Right now if someone arrives in NYC with a scooter or electric wheelchair they have to book in advance, special transportation to get to their hotel. Once there, they have very limited options: less than 25 % of your subway stations are accessible so people cannot rely on them. Buses are not an option for most tourists - they are time consuming, require multiple transfers and access is inconsistent. Without readily available taxis their only option is wheeling around their immediate area, restricting the sights they see to within walking distance of their hotel. These tourists will stay fewer nights, if they come at all, reducing income for the hotel, restaurant, entertainment and taxi sectors. They will not be able to visit areas other than the one in which they are staying with no money going into the taxi industry and limiting what money they do spend, likely to central Manhattan - an economic loss to other areas of NYC.
I am surprised that the taxi industry of NYC actually supports this decision. It stands to lose millions of dollars in direct revenues every year! When you combine resident and visitor ridership, the direct loss of income to the taxi industry by not being able to accommodate the more than 100,000 potential riders who use wheelchairs is in the tens of millions of dollars. Again, what other industry would ignore a new customer pool of that size? Do these companies have no leaders who understand demographics and the implications of an aging population? How can an entire industry be committed to turning away from millions of dollars in New revenue?
I live in Vancouver, a city region of approximately 3 million people. A wheelchair user can arrive at the airport and get a taxi - without booking it in advance! They also have the option of taking our subway because all stations are accessible! Once at their hotel they can take a taxi, any time of the day, to any area of the city. They can spend their money where and how they chose! Not surprisingly Vancouver is known around the world as a destination of choice for wheelchair users. London England, a city of 8.3 million people also has a fully accessible taxi system - it allows citizens and visitors alike to enjoy all areas of the city.
What would be the cost of buying 13,000 new accessible taxis? It will cost you 25% of the value of each taxi to make it wheelchair accessible. Thus a $30,000 taxi will cost an additional $7500. For 13000 taxis this represents a total of about $95 million dollars or 7 dollars for every resident. Amortized over 4 years this is $23,750,000 per year - about $2 per year per citizen. What’s the value? The taxi industry has access to 60,000 NEW users, just among its citizens. Lets assume each one takes 2 return trips per month at $10 per one way. $40 X 12 months X 60,000 = $28,800,000 or slightly more than 2 dollars per New Yorker going directly into the pockets of NY cab drivers! What about wheelchair and scooter using tourists? Given NYC is a destination of choice for people from around the globe, real access, properly marketed, would result in a direct tourist investment in the hundreds of millions of dollars per years!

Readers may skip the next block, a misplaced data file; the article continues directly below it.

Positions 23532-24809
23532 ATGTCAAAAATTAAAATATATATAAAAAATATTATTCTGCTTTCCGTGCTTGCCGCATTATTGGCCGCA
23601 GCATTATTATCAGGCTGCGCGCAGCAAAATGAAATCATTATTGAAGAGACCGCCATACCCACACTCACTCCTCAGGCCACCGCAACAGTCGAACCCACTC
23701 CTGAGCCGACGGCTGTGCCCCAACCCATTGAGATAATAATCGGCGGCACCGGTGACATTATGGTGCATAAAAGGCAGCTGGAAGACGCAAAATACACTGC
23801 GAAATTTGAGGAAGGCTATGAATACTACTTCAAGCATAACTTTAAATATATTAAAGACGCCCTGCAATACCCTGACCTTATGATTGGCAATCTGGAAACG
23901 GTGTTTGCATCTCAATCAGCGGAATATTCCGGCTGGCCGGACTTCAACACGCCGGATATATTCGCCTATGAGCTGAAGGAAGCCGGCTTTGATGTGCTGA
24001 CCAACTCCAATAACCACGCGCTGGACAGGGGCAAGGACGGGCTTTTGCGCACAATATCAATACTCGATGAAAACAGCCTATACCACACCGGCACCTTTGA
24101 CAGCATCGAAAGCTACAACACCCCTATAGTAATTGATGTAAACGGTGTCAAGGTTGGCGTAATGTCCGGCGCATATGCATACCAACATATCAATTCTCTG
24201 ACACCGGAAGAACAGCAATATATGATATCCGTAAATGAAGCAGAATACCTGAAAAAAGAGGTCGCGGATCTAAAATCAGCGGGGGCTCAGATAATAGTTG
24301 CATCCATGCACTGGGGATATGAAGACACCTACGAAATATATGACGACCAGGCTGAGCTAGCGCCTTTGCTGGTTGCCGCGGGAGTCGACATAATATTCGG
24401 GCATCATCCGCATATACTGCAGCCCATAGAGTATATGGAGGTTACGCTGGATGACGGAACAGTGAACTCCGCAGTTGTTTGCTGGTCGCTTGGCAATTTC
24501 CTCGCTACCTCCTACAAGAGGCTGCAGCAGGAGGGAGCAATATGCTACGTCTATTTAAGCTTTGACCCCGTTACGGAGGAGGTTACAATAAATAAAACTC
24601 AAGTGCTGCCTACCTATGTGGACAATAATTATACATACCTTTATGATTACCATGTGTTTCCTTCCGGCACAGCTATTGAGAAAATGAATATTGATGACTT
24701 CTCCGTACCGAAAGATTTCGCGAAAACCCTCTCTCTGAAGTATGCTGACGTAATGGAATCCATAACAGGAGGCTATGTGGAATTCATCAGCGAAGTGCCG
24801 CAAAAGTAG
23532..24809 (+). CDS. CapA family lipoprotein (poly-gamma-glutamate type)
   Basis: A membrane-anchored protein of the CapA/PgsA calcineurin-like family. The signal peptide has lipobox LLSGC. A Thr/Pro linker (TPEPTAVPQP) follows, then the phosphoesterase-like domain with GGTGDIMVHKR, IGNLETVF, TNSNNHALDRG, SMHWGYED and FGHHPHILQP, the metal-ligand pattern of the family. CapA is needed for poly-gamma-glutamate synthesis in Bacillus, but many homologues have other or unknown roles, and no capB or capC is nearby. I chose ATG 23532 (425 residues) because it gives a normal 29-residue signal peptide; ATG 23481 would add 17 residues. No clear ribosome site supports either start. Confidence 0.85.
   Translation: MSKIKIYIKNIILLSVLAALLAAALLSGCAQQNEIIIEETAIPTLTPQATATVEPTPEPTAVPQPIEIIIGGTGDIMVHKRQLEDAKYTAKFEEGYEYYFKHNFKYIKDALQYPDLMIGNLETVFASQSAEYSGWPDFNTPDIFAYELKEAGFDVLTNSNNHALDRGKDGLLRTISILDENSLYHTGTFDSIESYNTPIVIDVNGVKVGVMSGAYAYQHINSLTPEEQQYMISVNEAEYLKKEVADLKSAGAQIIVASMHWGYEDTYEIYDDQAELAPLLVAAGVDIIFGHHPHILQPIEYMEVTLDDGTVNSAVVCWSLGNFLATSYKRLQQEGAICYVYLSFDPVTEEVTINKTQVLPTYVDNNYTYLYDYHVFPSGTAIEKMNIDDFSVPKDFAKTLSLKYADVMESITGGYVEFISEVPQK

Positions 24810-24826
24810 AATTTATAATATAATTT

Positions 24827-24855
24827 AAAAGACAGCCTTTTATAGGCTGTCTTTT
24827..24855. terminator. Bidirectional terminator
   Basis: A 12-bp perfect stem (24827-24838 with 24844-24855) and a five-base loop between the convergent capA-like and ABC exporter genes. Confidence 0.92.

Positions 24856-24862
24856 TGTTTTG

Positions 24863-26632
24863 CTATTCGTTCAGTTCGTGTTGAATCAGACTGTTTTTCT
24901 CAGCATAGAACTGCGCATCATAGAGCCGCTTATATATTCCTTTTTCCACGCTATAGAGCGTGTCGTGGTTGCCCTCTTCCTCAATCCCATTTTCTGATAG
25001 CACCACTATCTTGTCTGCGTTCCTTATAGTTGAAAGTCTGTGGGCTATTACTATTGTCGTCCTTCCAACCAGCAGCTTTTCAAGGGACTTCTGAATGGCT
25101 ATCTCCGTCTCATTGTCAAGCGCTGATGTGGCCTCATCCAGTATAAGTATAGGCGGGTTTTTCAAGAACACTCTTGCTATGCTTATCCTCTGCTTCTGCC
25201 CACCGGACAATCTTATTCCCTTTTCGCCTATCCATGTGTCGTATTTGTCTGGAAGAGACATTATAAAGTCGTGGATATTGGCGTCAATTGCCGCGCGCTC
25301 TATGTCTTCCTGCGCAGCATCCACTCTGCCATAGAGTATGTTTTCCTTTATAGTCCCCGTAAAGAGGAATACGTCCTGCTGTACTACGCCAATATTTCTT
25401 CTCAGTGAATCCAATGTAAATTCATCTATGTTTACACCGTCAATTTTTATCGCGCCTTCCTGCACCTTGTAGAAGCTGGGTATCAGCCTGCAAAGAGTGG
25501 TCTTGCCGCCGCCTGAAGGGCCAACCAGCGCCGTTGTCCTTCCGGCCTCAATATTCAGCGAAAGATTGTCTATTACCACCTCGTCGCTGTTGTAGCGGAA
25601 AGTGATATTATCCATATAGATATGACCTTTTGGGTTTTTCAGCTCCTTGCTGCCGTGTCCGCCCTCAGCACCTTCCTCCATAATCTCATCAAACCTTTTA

Given that the economic return far surpasses the cost, the question isn’t “can NYC really afford to buy accessible cabs?”, but “can NYC really afford not to?”
Global Accessibility Map, Rick Hansen Foundation
Rock added the following postscript:
Interestingly when i shared this letter with someone at the UN rights for people with disabilities I received a response not dissimilar to the one you received from the NS accessibility advocate, they questioned the validity of my comments rather than say "yes there is a problem"... it's as if people don't want others passing negative comments on their city - even if the comments are justified!
4. HONG KONG:
DIAMOND CAB UPDATE
Doris Leung, CEO, Diamond Cab, a social venture providing barrier-free taxi service for wheelchair users in Hong Kong, sent this web site update about their available services since Feb 2011: See http://www.diamondcab.com.hk/taking-diamond-cab.php
5. ACCESSIBLE TRAVEL GREECE
George Dimopoulos, in 1984,
Accessible travel Greece is a full-service
travel agency specializing in wheelchair accessible
travel around Greece. They offer
cruises among the Greek islands and the
Mainland and also provide accessible
accommodations and services.
Learn more at http://www.accessibletravel.gr/ or write email@example.com
6. PORTUGAL: CASA DO LAGO WHEELCHAIR ACCESSIBLE VILLA
Carlos Capaz wrote to announce his fully accessible three-level Casa Do Lago villa on Portugal’s Silver Coast.
Casa Do Lago Villa stands ready to provide fully wheelchair accessible accommodations and a garden and pool featuring:
Fold-down shower seat,
Height-adjustable washbasin, toilet with handrails and small shower
Tap accessible from a seated position,
Stroller and crutches
Wheelchair available for free
Contact Carlos Capaz at firstname.lastname@example.org
or visit http://disable-accessibilities-villa.blogspot.com/
7. CRUISE: OSAKA,
JAPAN, PUSAN, KOREA, KODIAK, SITKA, ALASKA
Shaun & Kim O’Sullivan share their cruising insights aboard the Holland America Vollendam where they found visiting ports of call challenging.